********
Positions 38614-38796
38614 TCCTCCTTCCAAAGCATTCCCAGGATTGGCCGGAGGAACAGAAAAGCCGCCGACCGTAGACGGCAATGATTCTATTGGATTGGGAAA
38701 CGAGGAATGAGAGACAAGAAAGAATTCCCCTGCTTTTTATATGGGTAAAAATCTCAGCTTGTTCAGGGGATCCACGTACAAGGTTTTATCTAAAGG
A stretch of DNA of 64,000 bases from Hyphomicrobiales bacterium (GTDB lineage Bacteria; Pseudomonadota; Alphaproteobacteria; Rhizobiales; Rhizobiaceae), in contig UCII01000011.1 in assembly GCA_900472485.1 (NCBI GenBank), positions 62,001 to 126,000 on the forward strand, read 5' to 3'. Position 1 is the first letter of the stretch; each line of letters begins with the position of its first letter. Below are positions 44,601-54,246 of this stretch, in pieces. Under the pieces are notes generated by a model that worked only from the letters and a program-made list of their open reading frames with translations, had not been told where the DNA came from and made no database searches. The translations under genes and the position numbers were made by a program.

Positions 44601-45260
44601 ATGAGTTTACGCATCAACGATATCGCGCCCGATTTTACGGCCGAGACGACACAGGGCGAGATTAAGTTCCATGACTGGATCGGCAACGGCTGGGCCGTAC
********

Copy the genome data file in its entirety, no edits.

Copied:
Positions 38614-38796
38614 TCCTCCTTCCAAAGCATTCCCAGGATTGGCCGGAGGAACAGAAAAGCCGCCGACCGTAGACGGCAATGATTCTATTGGATTGGGAAA
38701 CGAGGAATGAGAGACAAGAAAGAATTCCCCTGCTTTTTATATGGGTAAAAATCTCAGCTTGTTCAGGGGATCCACGTACAAGGTTTTATCTAAAGG
A stretch of DNA of 64,000 bases from Hyphomicrobiales bacterium (GTDB lineage Bacteria; Pseudomonadota; Alphaproteobacteria; Rhizobiales; Rhizobiaceae), in contig UCII01000011.1 in assembly GCA_900472485.1 (NCBI GenBank), positions 62,001 to 126,000 on the forward strand, read 5' to 3'. Position 1 is the first letter of the stretch; each line of letters begins with the position of its first letter. Below are positions 44,601-54,246 of this stretch, in pieces. Under the pieces are notes generated by a model that worked only from the letters and a program-made list of their open reading frames with translations, had not been told where the DNA came from and made no database searches. The translations under genes and the position numbers were made by a program.

Positions 44601-45260
44601 ATGAGTTTACGCATCAACGATATCGCGCCCGATTTTACGGCCGAGACGACACAGGGCGAGATTAAGTTCCATGACTGGATCGGCAACGGCTGGGCCGTAC